## Proposition 51

 To find the fourth binomial straight line. Set out two numbers AC and CB such that AB has neither to BC nor to AC the ratio which a square number has to a square number. Set out a rational straight line D, and let EF be commensurable in length with D. Then EF is also rational. Let it be contrived that the number BA is to AC as the square on EF is to the square on FG. Then the square on EF is commensurable with the square on FG. Therefore FG is also rational. X.6,Cor. X.6 Now, since BA does not have to AC the ratio which a square number has to a square number, neither does the square on EF have to the square on FG the ratio which a square number has to a square number, therefore EF is incommensurable in length with FG. X.9 Therefore EF and FG are rational straight lines commensurable in square only, so that EG is binomial. I say next that it is also a fourth binomial straight line. Since BA is to AC as the square on EF is to the square on FG, therefore the square on EF is greater than the square on FG. Let then the sum of the squares on FG and H equal the square on EF. Then, in conversion, the number AB is to BC as the square on EF is to the square on H. V.19,Cor. But AB does not have to BC the ratio which a square number has to a square number, therefore neither does the square on EF have to the square on H the ratio which a square number has to a square number. Therefore EF is incommensurable in length with H. Therefore the square on EF is greater than the square on GF by the square on a straight line incommensurable with EF. X.9 And EF and FG are rational straight lines commensurable in square only, and EF is commensurable in length with D. Therefore EG is a fourth binomial straight line. Q.E.D.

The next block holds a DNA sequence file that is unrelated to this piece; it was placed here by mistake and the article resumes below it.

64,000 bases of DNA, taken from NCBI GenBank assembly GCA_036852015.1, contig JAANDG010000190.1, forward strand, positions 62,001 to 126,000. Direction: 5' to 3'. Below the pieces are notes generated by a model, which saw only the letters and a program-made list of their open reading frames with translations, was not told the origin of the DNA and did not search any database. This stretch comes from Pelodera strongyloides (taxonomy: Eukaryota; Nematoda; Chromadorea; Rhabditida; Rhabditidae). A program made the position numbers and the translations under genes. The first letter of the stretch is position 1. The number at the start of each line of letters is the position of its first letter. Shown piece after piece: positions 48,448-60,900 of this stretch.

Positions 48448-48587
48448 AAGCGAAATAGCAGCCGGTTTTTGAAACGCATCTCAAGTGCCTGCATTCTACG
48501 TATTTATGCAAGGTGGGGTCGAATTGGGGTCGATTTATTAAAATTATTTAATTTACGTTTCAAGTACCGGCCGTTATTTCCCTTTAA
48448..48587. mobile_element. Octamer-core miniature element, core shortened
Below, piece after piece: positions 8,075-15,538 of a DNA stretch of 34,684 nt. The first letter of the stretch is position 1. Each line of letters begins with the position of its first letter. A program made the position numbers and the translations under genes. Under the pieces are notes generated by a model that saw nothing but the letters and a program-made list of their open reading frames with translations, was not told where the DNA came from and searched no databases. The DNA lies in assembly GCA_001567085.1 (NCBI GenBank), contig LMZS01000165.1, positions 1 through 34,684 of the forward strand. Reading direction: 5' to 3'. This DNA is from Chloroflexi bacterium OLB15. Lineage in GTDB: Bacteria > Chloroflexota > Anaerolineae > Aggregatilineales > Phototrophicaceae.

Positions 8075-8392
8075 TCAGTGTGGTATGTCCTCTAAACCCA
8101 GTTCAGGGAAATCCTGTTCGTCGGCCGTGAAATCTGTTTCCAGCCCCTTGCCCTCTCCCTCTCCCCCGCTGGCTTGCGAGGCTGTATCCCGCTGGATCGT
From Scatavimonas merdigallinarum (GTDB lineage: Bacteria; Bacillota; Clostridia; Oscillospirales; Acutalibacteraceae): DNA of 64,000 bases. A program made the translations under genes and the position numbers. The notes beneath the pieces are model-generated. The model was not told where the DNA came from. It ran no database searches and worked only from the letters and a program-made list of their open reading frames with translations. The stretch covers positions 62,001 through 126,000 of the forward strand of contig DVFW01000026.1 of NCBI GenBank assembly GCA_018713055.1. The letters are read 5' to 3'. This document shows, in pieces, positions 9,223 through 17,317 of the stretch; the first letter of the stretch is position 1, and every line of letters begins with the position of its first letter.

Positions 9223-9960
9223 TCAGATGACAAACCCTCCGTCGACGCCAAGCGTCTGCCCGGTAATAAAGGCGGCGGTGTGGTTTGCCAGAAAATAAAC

(Forthcoming)